Nifty stuff. What I'm really interested to see is how this not only scales upwards, but downwards as well. Truthfully, there are some workloads out there which don't require 32 physical cores. I'm thinking 2 core or 4 core (either with SMT) for small scale storage servers. If they can fit 32 physical cores on a single die @ <130w, have a nice dual/quad core for home NAS units with some support for ECC would be terrific. (Yes, I mean similar to FreeNAS w/ ZFS).

    Right now the only choice for small NAS builds are Xeons, and while you can get older Xeons used on the secondary market and fit them with ECC, trying to get some of the low power Xeons is difficult because they're stupidly expensive.

    Is having a nominally affordable quad core ECC small MOBO server too much to ask? (apparently so if you can only pick Intel).

    That being said, I did read that the memory controller on the Ryzen consumer CPU ---IS--- ECC enabled, but it has to be implemented at the motherboard level.
    Reply
  • ddriver - Tuesday, March 7, 2017 - link

    "Right now the only choice for small NAS builds are Xeons"

    Nah, those mediocre bricking atoms were created specifically for this purpose. The boards come with scores of SATA connectors, ECC is supported, on die high speed nics.

    NAS is NOT server. I doubt zen will feature a native dual core, maybe in time as bad dies pile up they might launch a dual core version based on failed quads with disabled cores.
    Reply
  • rustyshackelford - Tuesday, March 7, 2017 - link

    Ryzen supports ECC. Reply
  • cygnus1 - Tuesday, March 7, 2017 - link

    FYI, it's not a single 32 core die. It's a multi-chip package. From the article "Naples uses four of AMD’s Zeppelin dies (the Ryzen dies) in a single package." I wouldn't hold your breath though for a model with a low core count, because it would likely screw up other parts of the SOC. Cutting out dies would likely mean fewer memory controllers and fewer PCIe lanes, which may even mean a different socket would be needed. I would think you might end up seeing, way down the road, models with as low as 16 cores. But I doubt much lower than that because it would either mean they're having terrible yields and have a lot of junk dies to sell (which does not appear to be the case) or they'd have to disable cores on dies that work fine that they could otherwise sell for more money. Demand would have to incredible high for lower core count to get them to go down that road with this platform.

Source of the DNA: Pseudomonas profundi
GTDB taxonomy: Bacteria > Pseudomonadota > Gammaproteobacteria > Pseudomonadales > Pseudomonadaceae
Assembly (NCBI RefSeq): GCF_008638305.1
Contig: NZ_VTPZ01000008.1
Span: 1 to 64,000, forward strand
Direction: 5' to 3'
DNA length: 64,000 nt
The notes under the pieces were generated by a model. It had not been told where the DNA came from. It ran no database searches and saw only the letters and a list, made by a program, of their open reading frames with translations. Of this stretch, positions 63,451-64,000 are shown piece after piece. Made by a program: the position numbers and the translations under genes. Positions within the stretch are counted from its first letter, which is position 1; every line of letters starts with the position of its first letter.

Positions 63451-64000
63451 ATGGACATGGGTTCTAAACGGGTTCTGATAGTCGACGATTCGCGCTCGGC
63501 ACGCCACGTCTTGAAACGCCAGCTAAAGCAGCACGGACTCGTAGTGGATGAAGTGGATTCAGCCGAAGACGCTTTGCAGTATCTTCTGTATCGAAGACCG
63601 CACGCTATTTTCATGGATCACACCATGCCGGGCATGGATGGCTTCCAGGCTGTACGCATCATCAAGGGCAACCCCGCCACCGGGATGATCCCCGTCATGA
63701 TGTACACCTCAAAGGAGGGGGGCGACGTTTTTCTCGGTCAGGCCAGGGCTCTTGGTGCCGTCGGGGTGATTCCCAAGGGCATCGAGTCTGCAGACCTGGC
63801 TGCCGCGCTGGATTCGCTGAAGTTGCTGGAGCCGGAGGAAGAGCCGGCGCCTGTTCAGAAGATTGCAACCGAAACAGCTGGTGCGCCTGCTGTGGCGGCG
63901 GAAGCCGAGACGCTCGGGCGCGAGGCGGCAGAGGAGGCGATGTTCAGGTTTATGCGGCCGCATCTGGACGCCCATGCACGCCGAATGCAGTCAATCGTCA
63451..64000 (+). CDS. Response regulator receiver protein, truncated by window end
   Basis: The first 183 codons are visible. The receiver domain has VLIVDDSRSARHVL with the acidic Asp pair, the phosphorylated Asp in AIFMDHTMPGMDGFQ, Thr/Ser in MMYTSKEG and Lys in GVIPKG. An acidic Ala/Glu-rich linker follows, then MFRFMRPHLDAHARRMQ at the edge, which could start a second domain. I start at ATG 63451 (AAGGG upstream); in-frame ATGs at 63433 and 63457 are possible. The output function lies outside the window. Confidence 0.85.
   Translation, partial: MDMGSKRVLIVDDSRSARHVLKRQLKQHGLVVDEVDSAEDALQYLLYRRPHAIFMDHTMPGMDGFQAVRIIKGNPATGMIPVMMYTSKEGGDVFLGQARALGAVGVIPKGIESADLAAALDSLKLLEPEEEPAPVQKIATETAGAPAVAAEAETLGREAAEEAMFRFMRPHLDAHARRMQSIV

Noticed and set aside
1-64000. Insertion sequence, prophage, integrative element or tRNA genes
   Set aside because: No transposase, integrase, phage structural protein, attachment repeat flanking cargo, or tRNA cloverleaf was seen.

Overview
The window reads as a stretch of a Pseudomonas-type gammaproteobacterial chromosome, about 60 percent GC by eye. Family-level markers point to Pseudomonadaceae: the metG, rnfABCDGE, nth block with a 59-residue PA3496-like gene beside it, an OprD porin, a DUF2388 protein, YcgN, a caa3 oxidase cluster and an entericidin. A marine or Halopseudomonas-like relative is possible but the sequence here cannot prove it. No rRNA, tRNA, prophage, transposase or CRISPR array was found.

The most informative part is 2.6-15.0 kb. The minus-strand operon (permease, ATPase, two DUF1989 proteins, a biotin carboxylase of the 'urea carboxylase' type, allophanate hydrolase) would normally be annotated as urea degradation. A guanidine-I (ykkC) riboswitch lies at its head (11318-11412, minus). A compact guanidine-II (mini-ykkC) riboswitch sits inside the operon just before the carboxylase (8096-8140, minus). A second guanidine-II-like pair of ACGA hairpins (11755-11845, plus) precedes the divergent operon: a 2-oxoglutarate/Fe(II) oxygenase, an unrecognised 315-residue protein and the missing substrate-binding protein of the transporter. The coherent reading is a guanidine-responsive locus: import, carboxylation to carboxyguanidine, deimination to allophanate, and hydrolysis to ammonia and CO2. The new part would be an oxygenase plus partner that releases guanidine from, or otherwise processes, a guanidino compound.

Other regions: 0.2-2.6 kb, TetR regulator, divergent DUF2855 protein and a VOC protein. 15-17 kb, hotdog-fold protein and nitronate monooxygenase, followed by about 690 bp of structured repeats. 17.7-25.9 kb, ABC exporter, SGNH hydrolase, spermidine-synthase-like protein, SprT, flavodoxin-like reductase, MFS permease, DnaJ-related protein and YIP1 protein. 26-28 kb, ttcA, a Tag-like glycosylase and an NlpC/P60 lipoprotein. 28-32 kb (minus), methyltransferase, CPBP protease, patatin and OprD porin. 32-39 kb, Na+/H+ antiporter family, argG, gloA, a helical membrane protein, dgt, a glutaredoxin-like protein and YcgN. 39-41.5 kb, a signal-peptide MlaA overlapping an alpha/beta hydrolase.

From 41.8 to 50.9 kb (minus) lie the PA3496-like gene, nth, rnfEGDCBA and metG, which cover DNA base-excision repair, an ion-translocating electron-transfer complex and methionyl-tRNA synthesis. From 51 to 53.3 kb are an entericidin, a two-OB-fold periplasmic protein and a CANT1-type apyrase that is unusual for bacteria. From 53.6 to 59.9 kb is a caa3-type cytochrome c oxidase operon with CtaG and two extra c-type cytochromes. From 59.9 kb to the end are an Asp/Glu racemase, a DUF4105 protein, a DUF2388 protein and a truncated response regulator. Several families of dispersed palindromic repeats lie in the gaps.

Also, I'm pretty sure almost all AMD chips for many years have had ECC enabled in their memory controllers and just dependent on the motherboard to support it.
    Reply
  • phoenix_rizzen - Tuesday, March 7, 2017 - link

    Every AMD CPU from the original AthlonXP/MP has supported ECC RAM. There may have been a few 32-bit Duron/Sempron CPUs that didn't, but the 64-bit ones did. I don't think AMD makes a 64-bit CPU without ECC support.

    Not every motherboard supported ECC, sure. But every CPU was capable of supporting it.

    Actually, when you get right down to it, every AMD CPU has been virtually identical in the features that were supported (across family/generational lines). The only things you really had to decide on were the number of cores, the frequency, and the TDP. Everything else was the same (NX, SVM, ECC, all the different extentions, etc).

    It's one of the nicer things about choosing AMD systems, especially when compared to the hideously huge, complicated matrices needed to find an Intel CPU that supports all the features you think you may need at some point down the line, and cross-referencing that with what your local supplier has access to. We were a heavy user of AMD systems (desktop and server) for many years because of this. We started purchasing Xeon E5 systems last year for our VM hosting servers as the Opteron systems just haven't been keeping up. :(

    Will be interesting to see what the system prices are like next year with Naples. Our Xeon days could be just a blip. :)
    Reply